Posts Tagged ‘Samantha Shapiro’

12 to watch in 2009 — a recap

January 8, 2009

Japans Kohei Uchimura is likely to be very successful in 2009.

Japan's Kohei Uchimura is likely to be very successful in 2009.

Posted late last month and early into this one, here are my picks for who will make waves in 2009:

    Sabrina Gill, Canada
    Kohei Uchimura, Japan
    Jeffery Wammes and Epke Zonderland, Netherlands
    Viktoria Komova, Russia
    Fabian Hambuchen, Germany
    Larissa Iordache, Romania
    Samantha Shapiro and Jordyn Wieber, USA
    Alexy Bilozerchev, USA
    Tatiana Nabieva, Russia
    Nathan Gafuik, Canada
    Cui Jie, China
    Benoit Caranobe, France

Honorable mentions: Peng-Peng Lee and Charlotte Mackie, Canada; Becky Downie, Great Britain; Koko Tsurumi, Japan; Paola Galente, Italy, Ksenia Semyonova, Aliya Mustafina and Nailia Mustafina,  Russia; Sergei Khorokhordin, Russia; Alexander Vorobyov, Ukraine; Stephen Legendre, USA; Thomas Bouhail, France; Zou Kai, China; Louis Smith, Great Britain. Good luck to all in 2009.

12 days of up and coming gymnasts, day seven

December 29, 2008
The elegant Samantha Shapiro, 15, is a rising star for the U.S.

The elegant Samantha Shapiro, 15, is a rising star for the U.S.

Jordyn Wieber and Samantha Shapiro, USA: Expect the dynamic Wieber and the elegant Shapiro to carry out this quad’s version of the Nastia and Shawn Show — that is, if Nastia and Shawn don’t return themselves.

Thirteen-year-old Wieber, the reigning junior national champion, was victorious at the Top Gym meet in Belgium earlier this month, while Shapiro competed alongside Nastia Liukin, Rebecca Bross and Darling Hill at the Pacifiic Rim Championships in the spring. There she dazzled everybody with her excellent form and sunny disposition (she didn’t stop smiling even when her floor exercise music stopped playing after her first pass.)

Look out for U.S. Junior Champ Jordyn Wieber this quad.

Look out for U.S. Junior Champ Jordyn Wieber this quad.

Shapiro, 15, also won bars and beam at the individual-events-only Pan American Union Championships in Rio against a strong field of, well, other Americans, including Olivia Courtney and Corrie Lothrop.

Wieber’s got the big skills (easy DTY, reportedly training an Amanar, effortless standing full on beam, double pike off), Shapiro’s got the elegance and grace (check out her uber-elegant mount). Like Nastia and Shawn, they’re two years apart. Hopefully they’re friends too — they’re going to be seeing a lot of each other in the next few years.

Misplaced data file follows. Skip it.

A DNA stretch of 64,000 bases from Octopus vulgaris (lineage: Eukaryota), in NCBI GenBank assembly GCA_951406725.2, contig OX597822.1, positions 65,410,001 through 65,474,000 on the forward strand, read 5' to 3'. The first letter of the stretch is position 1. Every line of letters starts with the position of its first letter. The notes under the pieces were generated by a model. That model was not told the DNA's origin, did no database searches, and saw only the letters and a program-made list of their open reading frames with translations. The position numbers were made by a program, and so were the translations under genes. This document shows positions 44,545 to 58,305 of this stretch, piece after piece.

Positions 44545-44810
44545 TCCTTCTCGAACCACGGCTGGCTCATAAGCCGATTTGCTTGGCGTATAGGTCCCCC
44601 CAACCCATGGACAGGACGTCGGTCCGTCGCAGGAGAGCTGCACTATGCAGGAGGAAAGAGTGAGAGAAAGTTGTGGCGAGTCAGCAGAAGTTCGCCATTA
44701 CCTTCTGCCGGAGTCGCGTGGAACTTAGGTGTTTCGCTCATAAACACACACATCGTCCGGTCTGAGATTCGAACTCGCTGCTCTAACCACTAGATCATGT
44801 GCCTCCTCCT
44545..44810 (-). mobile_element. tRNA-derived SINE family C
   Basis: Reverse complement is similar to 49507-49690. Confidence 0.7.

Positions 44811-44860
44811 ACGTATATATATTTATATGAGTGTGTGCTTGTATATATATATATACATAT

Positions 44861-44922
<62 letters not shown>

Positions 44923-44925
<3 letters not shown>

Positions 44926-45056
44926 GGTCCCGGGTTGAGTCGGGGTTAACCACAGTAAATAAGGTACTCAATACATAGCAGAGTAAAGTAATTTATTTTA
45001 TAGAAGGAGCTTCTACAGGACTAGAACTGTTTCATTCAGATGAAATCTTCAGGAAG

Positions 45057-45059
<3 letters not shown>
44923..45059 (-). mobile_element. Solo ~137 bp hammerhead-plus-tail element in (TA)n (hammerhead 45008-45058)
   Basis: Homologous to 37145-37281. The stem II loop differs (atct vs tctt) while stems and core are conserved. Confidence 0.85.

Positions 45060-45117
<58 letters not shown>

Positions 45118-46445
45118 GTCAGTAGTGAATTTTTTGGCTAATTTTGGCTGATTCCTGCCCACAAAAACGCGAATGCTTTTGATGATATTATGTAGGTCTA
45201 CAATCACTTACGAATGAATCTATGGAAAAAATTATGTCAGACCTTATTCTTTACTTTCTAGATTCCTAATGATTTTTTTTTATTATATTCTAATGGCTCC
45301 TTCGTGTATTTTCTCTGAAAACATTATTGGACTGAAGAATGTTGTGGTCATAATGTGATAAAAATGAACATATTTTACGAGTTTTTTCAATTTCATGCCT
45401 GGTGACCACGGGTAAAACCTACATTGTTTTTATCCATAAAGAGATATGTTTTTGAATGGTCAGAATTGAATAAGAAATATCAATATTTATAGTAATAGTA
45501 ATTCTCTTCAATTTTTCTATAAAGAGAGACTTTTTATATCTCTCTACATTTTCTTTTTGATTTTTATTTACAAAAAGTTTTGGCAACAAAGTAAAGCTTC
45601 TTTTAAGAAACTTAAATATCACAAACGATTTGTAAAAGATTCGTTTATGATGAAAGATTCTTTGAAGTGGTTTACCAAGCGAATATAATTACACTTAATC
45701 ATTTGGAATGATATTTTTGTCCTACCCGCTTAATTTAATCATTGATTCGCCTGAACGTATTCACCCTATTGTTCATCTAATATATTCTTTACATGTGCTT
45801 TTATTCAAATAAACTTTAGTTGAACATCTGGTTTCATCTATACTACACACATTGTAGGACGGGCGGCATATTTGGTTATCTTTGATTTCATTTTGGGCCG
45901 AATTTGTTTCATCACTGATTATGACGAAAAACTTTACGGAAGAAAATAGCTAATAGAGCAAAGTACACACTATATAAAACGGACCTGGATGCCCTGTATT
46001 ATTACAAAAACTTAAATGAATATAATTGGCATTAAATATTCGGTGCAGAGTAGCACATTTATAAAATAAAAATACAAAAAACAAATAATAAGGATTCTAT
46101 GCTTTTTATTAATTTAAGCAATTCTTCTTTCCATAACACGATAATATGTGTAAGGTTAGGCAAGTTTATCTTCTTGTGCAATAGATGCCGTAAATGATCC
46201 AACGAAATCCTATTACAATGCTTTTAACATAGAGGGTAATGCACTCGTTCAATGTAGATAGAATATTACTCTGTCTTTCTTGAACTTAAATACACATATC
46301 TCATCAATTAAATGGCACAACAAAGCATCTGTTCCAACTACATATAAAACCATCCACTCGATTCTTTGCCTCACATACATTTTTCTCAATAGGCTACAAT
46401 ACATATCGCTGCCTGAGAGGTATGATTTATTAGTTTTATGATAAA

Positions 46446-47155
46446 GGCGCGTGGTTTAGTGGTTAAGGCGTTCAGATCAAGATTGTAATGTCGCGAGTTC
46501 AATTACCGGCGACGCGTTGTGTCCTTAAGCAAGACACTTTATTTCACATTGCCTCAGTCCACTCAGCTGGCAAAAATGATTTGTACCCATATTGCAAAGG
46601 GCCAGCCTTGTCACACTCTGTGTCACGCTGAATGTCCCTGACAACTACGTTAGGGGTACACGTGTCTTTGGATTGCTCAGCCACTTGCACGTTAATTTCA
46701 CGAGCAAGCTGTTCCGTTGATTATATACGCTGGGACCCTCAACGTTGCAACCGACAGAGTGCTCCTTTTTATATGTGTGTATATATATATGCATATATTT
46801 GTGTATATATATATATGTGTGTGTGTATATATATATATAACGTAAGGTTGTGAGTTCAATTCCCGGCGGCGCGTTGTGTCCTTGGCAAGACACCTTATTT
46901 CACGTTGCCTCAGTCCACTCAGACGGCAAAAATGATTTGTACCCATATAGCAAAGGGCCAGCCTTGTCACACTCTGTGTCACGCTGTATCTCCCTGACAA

The weeks in review

November 25, 2008

There should be a blog that keeps tabs on all the gymnastics blogs.

Tidbits of the week: Triple Full reports that 2006 World Champion Vanessa Ferrari is having a sort of identity crisis. Ongoing injuries have hindered her training, and she’s gained some weight. Nothing precipitates an identity crisis in gymnastics like the expansion of a couple inches of waistline. It seems doubtful that the feisty 2006 World Champion will be able to make a tremendously successful return to elite international competition.

Rick at Gymnastics Coaching reports that Georgia is once again on top of the yearly NCAA coaches poll, followed by perennial runner-up Utah. And that Bela Karolyi called accusers Trudi Kollar and fellow defector Geza Pozar “trash” for their accusations of Bela and Martha Karolyi’s abuse. Tactful. Very tactful.

Before becoming U.S. Team Coordinator, Martha Karolyi was the shadow behind Bela, who obviously prefers the spotlight. Rick calls for her to address the abuse allegations, as well. I kind of doubt she will. Or that USA Gymnastics will make her.

A flurry of competitions, including the Milan Grand Prix, Toyota Cup, Massila Cup, Asian Championships and DBT Cup have taken place in recent days. The rule of thumb has generally been that if you dominated during the Olympics, you dominated these competitions too. Stars include Cheng Fei, Jiang Yuyuan, He Kexin, Sandra Izbasa, Koko Tsurumi, Lauren Mitchell, Fabian Hambuchen, Maxim Deviatovskiy.